The expression you have for V3 is incorrect.

    Your other equations are suspect as well.

    hgmjr
     
  9. ihaveaquestion

    Thread Starter Active Member

    May 1, 2009
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    hgmjr,

    I included the equation you wrote on the left-hand side of my equation '@ V2.' I'm assuming it's incorrect to do this? I should instead write two equations for V2 for the + and - terminals instead of all including it in one equation?

    Also, why is v3 equation wrong? It looks right to me. We don't know what the current leaving the op-amp is, so I only have the two terms for v1 and v2.
     
  10. hgmjr

    Moderator

    Jan 28, 2005
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    I mistakened your colon for an equal sign in all of your equations. I could not figure out why you placed the equation for V3 in brackets and then multiplied by 40000. I guess I am unfamiliar with your notation method.

    hgmjr
     
  11. ihaveaquestion

    Thread Starter Active Member

    May 1, 2009
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    I do that to make it easier without denominators.

    So do I have to write two equations for v2? And do you agree with my v3 equation now?
     
  12. hgmjr

    Moderator

    Jan 28, 2005
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    Your equation for V3 is not correct. V1 is affected by V3 and so it appears in the expression for V1. V3 is not affected by V1 since V3 is a voltage source.

    hgmjr
     
  13. hgmjr

    Moderator

    Jan 28, 2005
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    Yes, that is the method you should use.

    I would recommend that you not use the same node identifier for two different nodes. It has the strong possibility of creating confusion.

    hgmjr
     
  14. syed_husain

    Active Member

    Aug 24, 2009
    61
    5
    hi ihaveaquestion,

    in the 2nd page when u found out v1 in terms of v3 u forgot the term 80. so, v1=(0.834+j*0.107)v3+80. put this equation in the next equation u will definitely get a answer for v3 other than zero. hope this helps.:)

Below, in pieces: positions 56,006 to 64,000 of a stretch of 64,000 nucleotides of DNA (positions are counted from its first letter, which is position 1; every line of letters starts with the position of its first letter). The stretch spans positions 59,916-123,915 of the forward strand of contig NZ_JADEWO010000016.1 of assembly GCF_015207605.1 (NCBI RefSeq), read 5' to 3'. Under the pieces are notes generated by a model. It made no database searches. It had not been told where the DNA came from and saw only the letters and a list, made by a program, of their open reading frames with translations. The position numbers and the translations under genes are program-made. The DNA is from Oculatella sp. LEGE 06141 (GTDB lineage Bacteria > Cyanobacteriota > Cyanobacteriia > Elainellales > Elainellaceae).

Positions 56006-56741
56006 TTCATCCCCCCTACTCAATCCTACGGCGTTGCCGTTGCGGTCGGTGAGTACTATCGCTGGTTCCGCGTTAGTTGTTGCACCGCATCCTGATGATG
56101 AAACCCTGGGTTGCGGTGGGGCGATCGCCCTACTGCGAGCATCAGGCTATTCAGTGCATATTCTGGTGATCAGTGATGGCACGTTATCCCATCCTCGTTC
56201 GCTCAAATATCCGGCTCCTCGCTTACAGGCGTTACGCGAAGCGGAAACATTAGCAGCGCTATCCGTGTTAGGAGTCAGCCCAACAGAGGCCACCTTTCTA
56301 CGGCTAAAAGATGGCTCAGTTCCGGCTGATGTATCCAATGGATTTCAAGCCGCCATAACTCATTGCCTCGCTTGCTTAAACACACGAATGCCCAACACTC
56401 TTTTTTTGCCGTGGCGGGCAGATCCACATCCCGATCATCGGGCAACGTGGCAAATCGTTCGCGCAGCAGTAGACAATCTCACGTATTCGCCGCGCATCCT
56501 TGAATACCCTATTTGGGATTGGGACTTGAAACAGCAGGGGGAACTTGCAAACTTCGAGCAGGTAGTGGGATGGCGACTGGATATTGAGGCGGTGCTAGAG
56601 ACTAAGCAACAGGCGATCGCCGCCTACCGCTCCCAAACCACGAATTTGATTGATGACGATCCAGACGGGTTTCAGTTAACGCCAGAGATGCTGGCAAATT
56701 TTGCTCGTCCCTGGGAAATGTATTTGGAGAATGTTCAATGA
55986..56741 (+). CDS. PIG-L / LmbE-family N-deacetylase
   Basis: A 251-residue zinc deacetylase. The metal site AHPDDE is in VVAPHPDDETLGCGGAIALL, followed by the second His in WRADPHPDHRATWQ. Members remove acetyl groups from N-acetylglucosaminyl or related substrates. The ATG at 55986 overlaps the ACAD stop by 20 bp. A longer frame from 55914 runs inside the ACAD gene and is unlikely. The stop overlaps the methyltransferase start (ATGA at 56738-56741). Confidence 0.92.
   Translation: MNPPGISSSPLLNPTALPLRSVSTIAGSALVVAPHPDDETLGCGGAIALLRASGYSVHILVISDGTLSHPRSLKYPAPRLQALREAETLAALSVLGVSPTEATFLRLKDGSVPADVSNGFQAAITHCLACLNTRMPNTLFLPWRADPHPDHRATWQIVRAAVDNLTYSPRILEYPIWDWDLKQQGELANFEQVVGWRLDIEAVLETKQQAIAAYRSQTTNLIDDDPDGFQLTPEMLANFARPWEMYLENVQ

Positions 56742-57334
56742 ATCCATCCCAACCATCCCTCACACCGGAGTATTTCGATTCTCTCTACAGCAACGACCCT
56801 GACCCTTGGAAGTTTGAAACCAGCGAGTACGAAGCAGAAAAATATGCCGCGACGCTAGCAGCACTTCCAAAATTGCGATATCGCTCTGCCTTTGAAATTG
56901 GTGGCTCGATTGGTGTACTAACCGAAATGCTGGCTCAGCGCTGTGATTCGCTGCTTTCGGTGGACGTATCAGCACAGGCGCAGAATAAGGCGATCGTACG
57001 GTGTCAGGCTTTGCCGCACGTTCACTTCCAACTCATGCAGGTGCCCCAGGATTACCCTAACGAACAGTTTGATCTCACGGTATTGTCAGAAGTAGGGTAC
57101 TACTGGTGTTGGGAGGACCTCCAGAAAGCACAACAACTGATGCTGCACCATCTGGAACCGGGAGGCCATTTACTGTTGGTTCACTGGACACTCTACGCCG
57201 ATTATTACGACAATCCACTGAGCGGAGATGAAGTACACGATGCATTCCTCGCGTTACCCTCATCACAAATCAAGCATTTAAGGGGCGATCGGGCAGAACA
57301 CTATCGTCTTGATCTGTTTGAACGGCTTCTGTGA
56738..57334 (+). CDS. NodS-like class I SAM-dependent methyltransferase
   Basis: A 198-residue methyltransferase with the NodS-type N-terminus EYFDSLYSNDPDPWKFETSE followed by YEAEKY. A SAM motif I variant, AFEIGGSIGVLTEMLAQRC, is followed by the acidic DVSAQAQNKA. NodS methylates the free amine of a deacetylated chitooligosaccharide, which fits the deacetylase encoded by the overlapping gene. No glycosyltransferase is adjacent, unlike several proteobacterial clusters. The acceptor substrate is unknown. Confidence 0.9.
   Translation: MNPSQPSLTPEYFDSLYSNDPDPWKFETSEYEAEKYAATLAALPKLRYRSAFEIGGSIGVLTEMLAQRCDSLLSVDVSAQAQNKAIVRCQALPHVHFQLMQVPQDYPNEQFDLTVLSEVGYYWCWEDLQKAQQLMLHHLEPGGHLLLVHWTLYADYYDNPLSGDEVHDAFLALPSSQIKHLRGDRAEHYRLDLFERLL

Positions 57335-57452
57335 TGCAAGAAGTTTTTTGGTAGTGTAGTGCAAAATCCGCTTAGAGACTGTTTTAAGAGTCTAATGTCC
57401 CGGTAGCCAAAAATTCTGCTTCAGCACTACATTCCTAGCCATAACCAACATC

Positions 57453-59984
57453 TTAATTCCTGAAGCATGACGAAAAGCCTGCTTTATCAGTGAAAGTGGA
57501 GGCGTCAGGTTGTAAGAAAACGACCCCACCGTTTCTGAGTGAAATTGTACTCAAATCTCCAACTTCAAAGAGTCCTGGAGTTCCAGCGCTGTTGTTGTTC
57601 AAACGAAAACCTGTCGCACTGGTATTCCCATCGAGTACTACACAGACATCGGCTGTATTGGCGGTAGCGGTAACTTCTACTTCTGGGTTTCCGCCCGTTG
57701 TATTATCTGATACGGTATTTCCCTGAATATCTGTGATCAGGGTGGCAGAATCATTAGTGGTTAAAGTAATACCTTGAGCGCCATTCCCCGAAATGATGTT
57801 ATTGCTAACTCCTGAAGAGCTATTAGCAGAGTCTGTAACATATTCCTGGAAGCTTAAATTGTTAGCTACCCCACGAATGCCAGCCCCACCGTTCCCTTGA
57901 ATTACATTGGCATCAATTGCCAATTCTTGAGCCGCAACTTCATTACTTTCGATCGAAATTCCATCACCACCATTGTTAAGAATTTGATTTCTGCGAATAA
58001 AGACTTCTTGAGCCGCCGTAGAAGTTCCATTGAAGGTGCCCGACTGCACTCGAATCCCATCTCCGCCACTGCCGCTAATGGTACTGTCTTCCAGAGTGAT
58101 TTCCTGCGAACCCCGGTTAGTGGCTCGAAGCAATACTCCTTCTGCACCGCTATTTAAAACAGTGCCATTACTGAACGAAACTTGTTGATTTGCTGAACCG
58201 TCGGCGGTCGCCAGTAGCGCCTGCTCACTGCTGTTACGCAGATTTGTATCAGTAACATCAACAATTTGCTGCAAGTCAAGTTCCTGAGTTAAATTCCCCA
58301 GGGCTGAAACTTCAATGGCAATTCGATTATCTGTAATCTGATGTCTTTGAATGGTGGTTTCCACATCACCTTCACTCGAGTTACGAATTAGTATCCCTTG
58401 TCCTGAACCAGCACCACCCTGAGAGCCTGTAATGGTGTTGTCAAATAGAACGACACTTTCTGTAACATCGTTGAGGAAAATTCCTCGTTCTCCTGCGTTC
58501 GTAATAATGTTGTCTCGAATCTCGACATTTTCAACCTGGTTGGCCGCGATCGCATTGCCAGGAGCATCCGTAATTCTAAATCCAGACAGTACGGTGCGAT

cheers.
     
  15. syed_husain

    Active Member

    Aug 24, 2009
    61
    5
    it should be v1=(0.834+j*0.107)v3-80. my mistake;)
     
  16. ihaveaquestion

    Thread Starter Active Member

    May 1, 2009
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    I think I need help understanding this then.... do you never apply KCL to the output node? How do you derive the equation?
     
  17. hgmjr

    Moderator

    Jan 28, 2005
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    If you are dealing with an ideal opamp then it is not necessary to create an expression for V3.

    If you are not dealing with an ideal opamp then you would need to form an equation similar to (in your case) something like V3 = A{V(positive) - V(negative)}. Where A would represent the open loop gain of the opamp.

    hgmjr
     
  18. ihaveaquestion

    Thread Starter Active Member

    May 1, 2009
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  19. ihaveaquestion

    Thread Starter Active Member

    May 1, 2009
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    hgmjr,

    It is not necessary, but is what I did wrong?
     
  20. hgmjr

    Moderator

    Jan 28, 2005
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    If you are referring to your equation for V3, I'm affraid the answer would be yes. You need to write your third equation as the expression for V2 (at the negative terminal of the opamp per your labeling convention). That would be the equation that I provided in my earlier reply (#8 in this thread).

    hgmjr